5 Signs To Spot Unethical Business Approaches

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Following on from our very popular blog about ethical investing, I have been asked to expand a little on how we spot those that are only after jumping on our current popularity status.

As we gain more popularity and become more known in social media circles etc we have found a marked interest in other web sites and companies wanting to attach themselves to us.

Such is the cult of ‘celebrity’ I suspect. I’m starting to get a better idea of just how bombarded the lovely Sarah Beeny must feel with companies and individuals clamouring to be associated with her.

Of course the nice thing about a good reputation is that we get to choose who we work with even more than usual.

🙂

Today I’m going to share with you how we look at the various inquiries that come to us in all formats to give you an idea of how we deal with them. The advent of being in the social media space means that we get inquiries in lots of different ways now such as twitter, email, phone and facebook to name but a few.

Here are our five top tips to spot the ‘coat tailers’ or those wishing to cash in at your expense.

1) Is the enquiry overly ‘syrupy’- do they wax lyrical about how marvelous you are and constantly recommend you to their ‘friends’ even if they have barely communicated with you at all in the last few months if ever? (One of my PET hates this one!)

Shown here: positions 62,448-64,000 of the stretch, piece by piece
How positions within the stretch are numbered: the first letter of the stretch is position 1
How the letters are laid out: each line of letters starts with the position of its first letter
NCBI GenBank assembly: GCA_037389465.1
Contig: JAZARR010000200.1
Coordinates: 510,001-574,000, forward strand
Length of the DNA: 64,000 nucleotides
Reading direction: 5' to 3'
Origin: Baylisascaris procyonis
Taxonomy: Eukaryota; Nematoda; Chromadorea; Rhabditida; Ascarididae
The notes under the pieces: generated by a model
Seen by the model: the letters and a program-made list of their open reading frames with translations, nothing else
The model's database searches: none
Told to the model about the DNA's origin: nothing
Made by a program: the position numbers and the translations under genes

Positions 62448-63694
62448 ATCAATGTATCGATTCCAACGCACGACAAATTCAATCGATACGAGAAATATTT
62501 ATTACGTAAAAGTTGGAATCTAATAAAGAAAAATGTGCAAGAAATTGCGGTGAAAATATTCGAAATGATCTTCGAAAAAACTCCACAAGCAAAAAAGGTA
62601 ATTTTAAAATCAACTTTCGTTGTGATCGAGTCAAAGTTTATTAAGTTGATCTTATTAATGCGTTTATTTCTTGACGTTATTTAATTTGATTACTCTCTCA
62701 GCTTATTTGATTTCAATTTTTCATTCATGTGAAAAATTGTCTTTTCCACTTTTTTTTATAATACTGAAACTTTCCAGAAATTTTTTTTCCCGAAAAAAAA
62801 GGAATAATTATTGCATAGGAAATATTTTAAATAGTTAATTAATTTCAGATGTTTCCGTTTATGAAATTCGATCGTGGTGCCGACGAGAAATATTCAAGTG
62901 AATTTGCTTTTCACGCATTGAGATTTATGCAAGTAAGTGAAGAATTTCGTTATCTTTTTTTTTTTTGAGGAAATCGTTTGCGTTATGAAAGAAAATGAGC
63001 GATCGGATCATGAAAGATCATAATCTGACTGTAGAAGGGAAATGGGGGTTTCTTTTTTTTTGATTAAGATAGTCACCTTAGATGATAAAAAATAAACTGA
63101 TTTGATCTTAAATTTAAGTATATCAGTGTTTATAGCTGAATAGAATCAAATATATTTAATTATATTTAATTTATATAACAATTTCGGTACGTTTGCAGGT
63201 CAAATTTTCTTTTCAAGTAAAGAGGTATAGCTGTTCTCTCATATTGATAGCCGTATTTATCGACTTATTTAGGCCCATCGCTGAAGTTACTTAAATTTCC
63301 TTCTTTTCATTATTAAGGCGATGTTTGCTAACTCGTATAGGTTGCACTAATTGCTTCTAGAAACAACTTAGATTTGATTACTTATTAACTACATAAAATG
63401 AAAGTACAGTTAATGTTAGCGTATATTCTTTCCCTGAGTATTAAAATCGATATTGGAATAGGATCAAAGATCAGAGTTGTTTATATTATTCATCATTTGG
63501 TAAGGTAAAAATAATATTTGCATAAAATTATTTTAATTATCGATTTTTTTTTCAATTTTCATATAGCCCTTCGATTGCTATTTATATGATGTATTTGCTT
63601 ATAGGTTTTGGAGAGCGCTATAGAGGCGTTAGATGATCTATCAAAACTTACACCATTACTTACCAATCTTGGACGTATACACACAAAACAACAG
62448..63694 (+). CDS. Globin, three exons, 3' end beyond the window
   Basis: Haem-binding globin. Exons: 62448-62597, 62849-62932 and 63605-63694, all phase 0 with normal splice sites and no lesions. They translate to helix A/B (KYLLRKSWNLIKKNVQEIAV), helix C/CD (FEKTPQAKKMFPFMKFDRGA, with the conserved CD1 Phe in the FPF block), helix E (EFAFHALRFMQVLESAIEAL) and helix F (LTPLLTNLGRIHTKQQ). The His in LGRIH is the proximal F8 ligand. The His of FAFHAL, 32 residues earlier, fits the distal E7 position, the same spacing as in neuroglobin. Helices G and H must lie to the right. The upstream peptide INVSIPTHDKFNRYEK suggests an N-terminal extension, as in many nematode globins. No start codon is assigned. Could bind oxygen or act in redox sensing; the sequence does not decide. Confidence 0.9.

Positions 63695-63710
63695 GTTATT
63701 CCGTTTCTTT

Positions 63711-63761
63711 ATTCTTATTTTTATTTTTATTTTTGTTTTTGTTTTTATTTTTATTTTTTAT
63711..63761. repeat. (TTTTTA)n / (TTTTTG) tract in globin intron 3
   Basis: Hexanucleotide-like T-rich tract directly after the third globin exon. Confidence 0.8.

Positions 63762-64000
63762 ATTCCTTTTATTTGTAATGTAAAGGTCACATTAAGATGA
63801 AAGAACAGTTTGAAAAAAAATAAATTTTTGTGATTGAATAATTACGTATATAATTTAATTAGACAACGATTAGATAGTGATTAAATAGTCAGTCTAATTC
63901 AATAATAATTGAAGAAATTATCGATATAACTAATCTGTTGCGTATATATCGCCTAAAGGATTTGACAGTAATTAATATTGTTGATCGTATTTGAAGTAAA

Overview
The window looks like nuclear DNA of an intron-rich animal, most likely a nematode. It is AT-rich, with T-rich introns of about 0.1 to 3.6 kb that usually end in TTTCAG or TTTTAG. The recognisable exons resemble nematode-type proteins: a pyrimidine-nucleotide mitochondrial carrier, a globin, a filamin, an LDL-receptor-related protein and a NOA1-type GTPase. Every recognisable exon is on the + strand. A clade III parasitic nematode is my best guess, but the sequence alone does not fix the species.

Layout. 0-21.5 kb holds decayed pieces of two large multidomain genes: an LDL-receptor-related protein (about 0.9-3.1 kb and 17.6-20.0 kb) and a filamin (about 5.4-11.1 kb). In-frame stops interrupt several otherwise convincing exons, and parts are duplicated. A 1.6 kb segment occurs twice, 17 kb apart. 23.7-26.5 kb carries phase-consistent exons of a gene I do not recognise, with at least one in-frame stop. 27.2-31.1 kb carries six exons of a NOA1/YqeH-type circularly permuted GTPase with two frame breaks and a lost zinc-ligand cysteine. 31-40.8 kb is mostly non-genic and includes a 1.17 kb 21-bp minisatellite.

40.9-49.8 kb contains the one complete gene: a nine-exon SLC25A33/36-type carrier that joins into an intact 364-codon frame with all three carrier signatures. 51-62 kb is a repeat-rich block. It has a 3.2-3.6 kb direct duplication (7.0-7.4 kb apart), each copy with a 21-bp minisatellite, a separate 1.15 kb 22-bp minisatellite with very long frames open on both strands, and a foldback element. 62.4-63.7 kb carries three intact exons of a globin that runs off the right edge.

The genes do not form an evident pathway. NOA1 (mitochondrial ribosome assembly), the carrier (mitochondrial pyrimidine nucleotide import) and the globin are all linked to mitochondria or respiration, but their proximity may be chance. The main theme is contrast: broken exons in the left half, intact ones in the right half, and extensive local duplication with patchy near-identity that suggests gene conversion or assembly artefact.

2) Do they offer you affiliate fees or do they want you to sell their courses/ workshops straight off the bat without reading up about you at all?( If they don’t take the trouble to find out about you first then do you really want to do business?)

3) Are they desperate to try and write a blog for your site so they can advertise themselves off your back? (There are rules of etiquette with blogging just as with every other form of promotion.)

4) Do they offer to help you in any way before they ask for something in return? (This may seem a bit odd to some, but our stance is to do just that because we believe the long term contact gain will always be greater than the short term money fix.)

5) Are they stuck in an old way of advertising themselves? For example; do they want flashing banners or for you to send stuff to your own marketing list or do they use micro media in a ‘push’ fashion? (Read Lee Smallwood’s blog on push media here if you don’t understand.)

Of course, you have to remember that we spent a long time attending networking meetings where the various property guru’s hung out so that we could judge for ourselves in advance what they were about as people and as companies. We’ve even tested a few out. That prior knowledge and ground work has stood us in good stead and laid the foundation for how we assess those we choose to do business with.

Who do you choose to be associated or linked to? In this ever increasingly open way of doing business, there really is nowhere to hide, because someone, somewhere will know that person. If their reputation is even slightly questionable, then from our point of view, we would rather say no thanks.

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